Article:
Car sales stagnated
Car sales will also likely experience another year of little or no growth in 2017, following stagnation in 2016. However, it is worth noting a divergence that is taking place beneath the bonnet. The headline figures conceal contrasting fortunes between premium and non-premium brands. While sales of non-premium cars have fallen by 2 percent, the premium end of the market – which includes the likes of Audi, BMW, Volvo and Porsche – posted a healthy rise of almost 13 percent. Sales of premium brand cars in Northern Ireland are now 12 percent above 2007 levels.
Gender divergence in labour market
In relation to the labour market, the headlines in the latest labour statistics make for pleasant reading. Unemployment is continuing to fall with the headline rate hitting 5.6 percent in Q3 2016 – close to an eight-year low. Meanwhile fresh record highs and lows were established for the employment and economic inactivity rates respectively. However, these headlines conceal a significant divergence with respect to gender. Male unemployment has risen significantly from 6 percent in Q4 2015 to 7.3 percent for Q3 2016. Meanwhile the corresponding rate amongst females has plummeted from 5.7 percent in Q1 2016 to 3.7 percent in Q3 2016. This gender story partly reflects the contrasting fortunes between the male dominated manufacturing sector and the retail and hospitality sectors that have high concentrations of female workers. In 2017, Northern Ireland’s unemployment rate is expected to move back towards 6.5 percent.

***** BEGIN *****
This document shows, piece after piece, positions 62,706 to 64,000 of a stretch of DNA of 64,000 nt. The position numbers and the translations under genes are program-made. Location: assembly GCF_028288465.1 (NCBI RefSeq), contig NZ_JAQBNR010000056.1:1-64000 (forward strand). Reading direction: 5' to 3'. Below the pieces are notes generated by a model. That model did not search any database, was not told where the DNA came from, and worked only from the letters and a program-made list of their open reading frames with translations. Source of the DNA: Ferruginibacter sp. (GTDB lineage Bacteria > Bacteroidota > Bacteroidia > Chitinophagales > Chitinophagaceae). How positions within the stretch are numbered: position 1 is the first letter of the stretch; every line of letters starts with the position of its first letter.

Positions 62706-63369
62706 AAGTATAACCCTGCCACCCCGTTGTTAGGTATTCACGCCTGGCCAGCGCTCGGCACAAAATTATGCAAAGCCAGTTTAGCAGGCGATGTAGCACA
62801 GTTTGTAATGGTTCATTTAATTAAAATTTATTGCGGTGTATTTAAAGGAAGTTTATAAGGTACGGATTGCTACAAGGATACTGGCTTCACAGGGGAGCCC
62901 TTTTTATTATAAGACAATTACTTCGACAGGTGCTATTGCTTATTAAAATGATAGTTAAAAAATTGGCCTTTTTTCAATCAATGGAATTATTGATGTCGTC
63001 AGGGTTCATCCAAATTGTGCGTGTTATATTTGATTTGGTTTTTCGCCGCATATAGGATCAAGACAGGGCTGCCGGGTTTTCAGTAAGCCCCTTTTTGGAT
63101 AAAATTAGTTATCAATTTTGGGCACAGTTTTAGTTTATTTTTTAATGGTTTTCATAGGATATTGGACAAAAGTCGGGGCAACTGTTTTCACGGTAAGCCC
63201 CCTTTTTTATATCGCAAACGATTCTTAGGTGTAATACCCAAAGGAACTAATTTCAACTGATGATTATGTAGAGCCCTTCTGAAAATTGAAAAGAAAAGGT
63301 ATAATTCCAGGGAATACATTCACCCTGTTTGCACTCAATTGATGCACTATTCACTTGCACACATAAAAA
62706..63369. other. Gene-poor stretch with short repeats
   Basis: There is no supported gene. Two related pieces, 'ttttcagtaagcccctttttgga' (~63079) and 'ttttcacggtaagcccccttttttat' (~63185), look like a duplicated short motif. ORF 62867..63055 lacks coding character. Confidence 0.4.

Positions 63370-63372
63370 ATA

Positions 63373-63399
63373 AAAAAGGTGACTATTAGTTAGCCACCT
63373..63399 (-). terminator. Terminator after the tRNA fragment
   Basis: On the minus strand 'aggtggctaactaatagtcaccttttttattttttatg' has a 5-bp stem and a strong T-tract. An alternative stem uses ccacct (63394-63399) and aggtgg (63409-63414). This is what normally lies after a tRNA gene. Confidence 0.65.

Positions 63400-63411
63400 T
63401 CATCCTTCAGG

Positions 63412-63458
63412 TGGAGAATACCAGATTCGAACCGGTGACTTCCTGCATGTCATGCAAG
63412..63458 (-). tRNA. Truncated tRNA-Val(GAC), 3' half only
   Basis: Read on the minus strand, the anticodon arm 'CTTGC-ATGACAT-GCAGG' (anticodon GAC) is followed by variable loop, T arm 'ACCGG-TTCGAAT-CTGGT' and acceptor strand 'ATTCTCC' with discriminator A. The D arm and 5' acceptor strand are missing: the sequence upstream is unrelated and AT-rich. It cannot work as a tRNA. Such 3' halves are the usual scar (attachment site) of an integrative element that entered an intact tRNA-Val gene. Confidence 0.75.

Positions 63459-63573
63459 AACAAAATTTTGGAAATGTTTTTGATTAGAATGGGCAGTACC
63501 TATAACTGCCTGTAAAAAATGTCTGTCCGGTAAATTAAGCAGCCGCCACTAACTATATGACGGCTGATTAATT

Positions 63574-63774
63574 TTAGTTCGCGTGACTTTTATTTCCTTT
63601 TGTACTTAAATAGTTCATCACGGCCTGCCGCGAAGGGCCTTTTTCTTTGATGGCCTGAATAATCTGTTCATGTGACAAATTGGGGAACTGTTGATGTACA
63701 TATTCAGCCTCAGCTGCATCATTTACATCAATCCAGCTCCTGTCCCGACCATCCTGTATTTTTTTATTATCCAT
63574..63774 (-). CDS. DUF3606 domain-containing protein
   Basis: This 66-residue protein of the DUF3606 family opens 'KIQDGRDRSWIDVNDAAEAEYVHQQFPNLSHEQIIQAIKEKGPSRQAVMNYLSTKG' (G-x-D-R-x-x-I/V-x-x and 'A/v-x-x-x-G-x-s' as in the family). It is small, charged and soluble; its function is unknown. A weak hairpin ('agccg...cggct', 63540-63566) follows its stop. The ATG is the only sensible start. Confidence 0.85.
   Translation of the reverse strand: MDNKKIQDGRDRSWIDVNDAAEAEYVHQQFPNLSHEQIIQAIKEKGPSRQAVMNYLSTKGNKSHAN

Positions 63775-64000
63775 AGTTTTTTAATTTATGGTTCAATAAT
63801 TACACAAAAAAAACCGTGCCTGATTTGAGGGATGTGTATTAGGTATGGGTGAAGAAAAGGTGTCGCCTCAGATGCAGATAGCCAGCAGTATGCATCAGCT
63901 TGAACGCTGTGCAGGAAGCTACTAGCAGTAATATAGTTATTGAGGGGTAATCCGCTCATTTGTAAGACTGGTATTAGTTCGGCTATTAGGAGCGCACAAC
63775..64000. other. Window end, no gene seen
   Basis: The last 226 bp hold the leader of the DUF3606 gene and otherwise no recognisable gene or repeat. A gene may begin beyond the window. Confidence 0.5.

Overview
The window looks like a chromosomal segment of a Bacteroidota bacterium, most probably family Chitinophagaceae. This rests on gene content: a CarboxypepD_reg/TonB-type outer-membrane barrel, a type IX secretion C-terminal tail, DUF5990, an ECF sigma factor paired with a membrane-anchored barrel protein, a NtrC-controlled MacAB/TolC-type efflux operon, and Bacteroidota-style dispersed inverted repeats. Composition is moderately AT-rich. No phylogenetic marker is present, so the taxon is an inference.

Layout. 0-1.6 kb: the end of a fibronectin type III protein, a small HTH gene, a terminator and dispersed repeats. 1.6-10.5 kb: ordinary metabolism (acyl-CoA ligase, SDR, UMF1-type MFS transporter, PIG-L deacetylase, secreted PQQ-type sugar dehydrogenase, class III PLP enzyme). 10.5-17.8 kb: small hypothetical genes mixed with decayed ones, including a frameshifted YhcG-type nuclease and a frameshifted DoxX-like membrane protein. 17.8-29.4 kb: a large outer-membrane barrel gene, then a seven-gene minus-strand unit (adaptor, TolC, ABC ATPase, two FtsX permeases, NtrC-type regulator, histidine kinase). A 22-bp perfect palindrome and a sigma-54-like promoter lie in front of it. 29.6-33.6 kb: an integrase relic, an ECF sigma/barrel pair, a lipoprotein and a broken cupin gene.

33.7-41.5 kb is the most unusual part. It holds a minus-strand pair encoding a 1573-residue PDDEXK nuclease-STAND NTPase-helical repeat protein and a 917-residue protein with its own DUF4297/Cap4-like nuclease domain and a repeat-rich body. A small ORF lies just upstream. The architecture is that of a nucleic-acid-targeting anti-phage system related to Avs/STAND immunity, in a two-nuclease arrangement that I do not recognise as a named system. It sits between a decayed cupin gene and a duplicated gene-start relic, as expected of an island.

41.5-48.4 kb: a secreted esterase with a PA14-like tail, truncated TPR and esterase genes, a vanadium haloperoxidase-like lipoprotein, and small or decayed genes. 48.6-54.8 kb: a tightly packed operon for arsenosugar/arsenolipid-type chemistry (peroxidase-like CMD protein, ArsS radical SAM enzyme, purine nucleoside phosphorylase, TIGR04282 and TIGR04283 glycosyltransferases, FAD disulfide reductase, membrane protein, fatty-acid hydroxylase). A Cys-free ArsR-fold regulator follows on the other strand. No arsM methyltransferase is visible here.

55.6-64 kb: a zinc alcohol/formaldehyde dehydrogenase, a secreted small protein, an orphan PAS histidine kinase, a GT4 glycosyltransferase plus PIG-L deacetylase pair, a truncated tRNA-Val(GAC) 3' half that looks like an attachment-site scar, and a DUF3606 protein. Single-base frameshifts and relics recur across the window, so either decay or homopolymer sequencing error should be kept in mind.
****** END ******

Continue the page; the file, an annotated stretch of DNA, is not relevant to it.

Inflation pressures intensifying
Overall, it is encouraging that the private sector remains in growth mode. What is concerning though is that the rate of employment and output growth remains relatively weak. Furthermore, the largest contributor to growth remains the retail sector. The retail and hospitality sectors should continue to benefit from cross-border trade in 2017 due to sterling weakness. However, given that inflation pressures are intensifying, these will increasingly come to the fore in 2017 with rising consumer prices, and will ultimately act as a major brake on growth. Furthermore, a range of benefits have been frozen until 2020 which, coupled with inflation in excess of 2½ percent, will see real incomes fall. Northern Ireland consumers will say farewell to the consumer sweet spot that they have enjoyed for two years – even if interest rates remain on hold in 2017.
One of the other significant challenges for the local economy concerns changes happening within large firms here, with some major employers closing, others scaling back their operations or making redundancies, and others seeing their operations consolidated following mergers with rivals. In this economic context, it is essential that the economy is the number one priority of the policy-makers. However, with significant issues distracting governments locally and nationally – most notably Brexit – this is unlikely to be the case in 2017.
Economy will do well to avoid recession in 2017
Overall, following growth of around 1.5 percent in 2016, the Northern Ireland economy will do well to avoid recession in 2017. Economic growth is expected to be a marginal 0.5 percent at best. However, it is not all bad news, as some sectors of the economy – for instance the likes of pharmaceuticals and tourism – look set to continue to thrive. And of course there will be good companies who will continue to buck the overall trends do well despite the challenging environment. We just need more of them.
This article appeared in the Irish News on 10th January, 2017